In re McGhee

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Justia Opinion Summary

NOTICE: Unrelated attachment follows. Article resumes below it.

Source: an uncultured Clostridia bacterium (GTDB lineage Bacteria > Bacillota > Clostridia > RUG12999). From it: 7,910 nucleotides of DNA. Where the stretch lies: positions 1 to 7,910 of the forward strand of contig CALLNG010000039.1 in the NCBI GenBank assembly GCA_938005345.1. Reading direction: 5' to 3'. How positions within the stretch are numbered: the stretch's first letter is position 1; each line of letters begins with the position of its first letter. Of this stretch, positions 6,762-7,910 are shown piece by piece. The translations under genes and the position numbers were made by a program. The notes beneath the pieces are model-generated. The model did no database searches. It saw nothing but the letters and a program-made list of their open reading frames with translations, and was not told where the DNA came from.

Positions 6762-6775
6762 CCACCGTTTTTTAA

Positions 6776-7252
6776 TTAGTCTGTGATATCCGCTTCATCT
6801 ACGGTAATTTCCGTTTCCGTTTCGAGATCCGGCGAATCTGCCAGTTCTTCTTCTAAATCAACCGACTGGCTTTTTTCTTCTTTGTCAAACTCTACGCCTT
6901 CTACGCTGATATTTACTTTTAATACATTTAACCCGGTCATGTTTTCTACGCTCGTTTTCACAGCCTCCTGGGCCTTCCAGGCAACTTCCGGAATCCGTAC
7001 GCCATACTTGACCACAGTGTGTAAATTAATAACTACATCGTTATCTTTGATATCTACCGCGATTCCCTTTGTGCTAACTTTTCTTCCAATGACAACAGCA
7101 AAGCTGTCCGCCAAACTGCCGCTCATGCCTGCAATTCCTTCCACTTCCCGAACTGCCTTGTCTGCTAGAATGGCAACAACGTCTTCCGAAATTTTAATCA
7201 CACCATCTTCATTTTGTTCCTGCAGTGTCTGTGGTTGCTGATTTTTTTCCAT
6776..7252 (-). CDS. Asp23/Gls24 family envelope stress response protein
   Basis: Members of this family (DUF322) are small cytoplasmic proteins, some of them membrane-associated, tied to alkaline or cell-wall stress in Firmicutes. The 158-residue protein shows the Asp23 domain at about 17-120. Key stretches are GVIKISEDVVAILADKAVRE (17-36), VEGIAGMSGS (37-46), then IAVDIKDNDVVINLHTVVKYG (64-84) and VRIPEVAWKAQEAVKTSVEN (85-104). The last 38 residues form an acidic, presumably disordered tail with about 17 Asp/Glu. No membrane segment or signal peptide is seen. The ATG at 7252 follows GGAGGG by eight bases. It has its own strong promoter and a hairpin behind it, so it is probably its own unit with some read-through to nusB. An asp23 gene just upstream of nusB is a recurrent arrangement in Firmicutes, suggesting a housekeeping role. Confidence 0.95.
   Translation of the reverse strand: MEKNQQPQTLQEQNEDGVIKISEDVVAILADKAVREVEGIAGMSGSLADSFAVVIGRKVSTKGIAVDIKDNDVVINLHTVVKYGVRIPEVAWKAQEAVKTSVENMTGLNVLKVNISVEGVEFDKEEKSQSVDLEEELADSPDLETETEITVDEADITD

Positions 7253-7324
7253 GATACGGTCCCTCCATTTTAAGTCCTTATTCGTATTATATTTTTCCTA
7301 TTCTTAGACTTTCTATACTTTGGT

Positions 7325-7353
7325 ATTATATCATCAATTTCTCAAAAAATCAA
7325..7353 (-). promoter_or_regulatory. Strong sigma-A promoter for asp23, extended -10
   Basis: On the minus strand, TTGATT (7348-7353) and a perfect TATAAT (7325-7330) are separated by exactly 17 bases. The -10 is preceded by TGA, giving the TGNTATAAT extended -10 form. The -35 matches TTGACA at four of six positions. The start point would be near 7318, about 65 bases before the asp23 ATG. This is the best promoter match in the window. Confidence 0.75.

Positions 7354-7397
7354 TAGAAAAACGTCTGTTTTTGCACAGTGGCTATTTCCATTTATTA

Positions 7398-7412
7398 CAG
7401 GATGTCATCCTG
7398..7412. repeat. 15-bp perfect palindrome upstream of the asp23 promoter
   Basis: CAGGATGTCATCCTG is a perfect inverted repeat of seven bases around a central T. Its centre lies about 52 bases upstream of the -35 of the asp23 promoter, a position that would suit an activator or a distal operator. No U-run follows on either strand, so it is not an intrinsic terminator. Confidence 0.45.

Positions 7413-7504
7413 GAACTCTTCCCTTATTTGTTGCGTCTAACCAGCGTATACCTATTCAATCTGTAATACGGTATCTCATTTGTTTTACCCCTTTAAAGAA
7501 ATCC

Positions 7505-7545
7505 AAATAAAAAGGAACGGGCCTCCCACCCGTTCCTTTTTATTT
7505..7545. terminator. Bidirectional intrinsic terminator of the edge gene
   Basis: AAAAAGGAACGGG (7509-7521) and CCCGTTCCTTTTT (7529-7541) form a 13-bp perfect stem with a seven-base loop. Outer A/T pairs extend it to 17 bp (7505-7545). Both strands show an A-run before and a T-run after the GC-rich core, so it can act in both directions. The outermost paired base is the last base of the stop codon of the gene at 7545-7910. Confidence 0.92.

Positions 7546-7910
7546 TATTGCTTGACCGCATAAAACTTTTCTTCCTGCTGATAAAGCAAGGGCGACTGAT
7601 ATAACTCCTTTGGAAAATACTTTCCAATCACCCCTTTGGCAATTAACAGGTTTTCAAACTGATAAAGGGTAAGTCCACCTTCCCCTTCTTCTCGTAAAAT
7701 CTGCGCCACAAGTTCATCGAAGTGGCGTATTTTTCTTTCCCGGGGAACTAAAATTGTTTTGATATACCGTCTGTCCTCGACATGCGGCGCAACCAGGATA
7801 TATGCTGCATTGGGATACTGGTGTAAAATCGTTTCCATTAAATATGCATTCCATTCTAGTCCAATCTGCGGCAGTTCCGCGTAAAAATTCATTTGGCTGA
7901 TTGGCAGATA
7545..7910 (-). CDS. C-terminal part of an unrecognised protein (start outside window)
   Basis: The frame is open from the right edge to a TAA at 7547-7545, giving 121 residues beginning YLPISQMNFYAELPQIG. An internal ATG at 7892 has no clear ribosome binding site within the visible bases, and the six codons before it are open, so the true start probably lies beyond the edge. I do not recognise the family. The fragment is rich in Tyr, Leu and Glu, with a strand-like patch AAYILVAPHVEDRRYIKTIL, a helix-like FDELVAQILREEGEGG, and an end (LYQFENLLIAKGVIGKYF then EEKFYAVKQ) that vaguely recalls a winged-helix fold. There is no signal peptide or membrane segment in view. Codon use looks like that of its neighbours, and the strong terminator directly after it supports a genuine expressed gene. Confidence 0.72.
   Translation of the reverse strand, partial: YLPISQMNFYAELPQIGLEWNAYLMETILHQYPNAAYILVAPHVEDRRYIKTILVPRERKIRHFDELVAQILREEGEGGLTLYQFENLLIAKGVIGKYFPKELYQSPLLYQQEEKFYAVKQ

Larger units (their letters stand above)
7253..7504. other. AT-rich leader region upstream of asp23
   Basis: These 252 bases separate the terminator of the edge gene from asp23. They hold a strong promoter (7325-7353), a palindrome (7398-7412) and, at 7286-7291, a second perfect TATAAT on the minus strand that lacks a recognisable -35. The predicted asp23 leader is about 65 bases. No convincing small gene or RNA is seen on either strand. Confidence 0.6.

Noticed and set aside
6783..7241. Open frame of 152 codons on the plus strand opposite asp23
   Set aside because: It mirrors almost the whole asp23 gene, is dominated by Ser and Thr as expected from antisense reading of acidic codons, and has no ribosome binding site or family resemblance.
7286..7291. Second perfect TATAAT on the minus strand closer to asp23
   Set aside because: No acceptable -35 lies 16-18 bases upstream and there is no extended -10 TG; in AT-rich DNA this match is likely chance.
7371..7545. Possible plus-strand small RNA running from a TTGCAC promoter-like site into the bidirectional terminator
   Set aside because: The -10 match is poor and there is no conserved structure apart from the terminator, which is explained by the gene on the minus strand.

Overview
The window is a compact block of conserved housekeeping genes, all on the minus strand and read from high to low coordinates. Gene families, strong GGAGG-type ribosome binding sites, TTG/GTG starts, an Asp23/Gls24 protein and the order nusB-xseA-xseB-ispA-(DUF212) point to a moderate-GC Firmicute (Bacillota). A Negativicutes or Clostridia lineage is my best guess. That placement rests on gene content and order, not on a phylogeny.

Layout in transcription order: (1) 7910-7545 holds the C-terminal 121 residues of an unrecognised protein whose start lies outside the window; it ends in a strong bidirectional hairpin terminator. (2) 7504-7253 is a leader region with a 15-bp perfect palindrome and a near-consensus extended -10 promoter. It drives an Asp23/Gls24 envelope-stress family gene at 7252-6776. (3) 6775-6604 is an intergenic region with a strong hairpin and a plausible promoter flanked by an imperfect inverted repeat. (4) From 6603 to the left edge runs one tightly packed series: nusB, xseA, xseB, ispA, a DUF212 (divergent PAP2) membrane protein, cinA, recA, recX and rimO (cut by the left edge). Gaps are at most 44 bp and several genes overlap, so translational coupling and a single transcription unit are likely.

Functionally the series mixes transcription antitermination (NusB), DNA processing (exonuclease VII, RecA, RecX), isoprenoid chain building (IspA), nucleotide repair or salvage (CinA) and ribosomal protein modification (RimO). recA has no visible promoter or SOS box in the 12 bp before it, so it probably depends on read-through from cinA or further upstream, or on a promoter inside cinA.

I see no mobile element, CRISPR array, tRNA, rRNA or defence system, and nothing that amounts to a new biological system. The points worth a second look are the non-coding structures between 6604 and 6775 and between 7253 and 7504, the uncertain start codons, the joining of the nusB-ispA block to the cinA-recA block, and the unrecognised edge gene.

McGhee pleaded guilty to first-degree burglary. He received a four-year prison sentence. In 2016, the electorate passed Proposition 57, amending the state Constitution, “[a]ny person convicted of a nonviolent felony offense and sentenced to state prison shall be eligible for parole consideration after completing the full term" for his primary offense.” The Department of Corrections created regulations, including Section 3492, “Public Safety Screening and Referral,” which provides that eligible inmates will be screened by the department and referred for parole consideration only if the inmates satisfy eight criteria that require the absence of serious or multiple disciplinary violations while in prison. In 2017, McGhee was advised that although “eligible,” he would not be referred for parole consideration because he did not satisfy the criteria, having, during the past five years, served a Security Housing Unit term that was not “solely for the inmate’s safety” and been found guilty of a serious rule violation (possession of an inmate-manufactured weapon). The court of appeal granted McGhee habeas corpus relief. Creation of a screening and referral process that excludes from parole consideration more than a third of otherwise eligible inmates based on their in-prison conduct is inconsistent with the language of the constitutional amendment. Despite the department's policy considerations, the amendment mandates that these prisoners receive parole consideration if they were convicted of a nonviolent felony and have served the full term of their primary offense.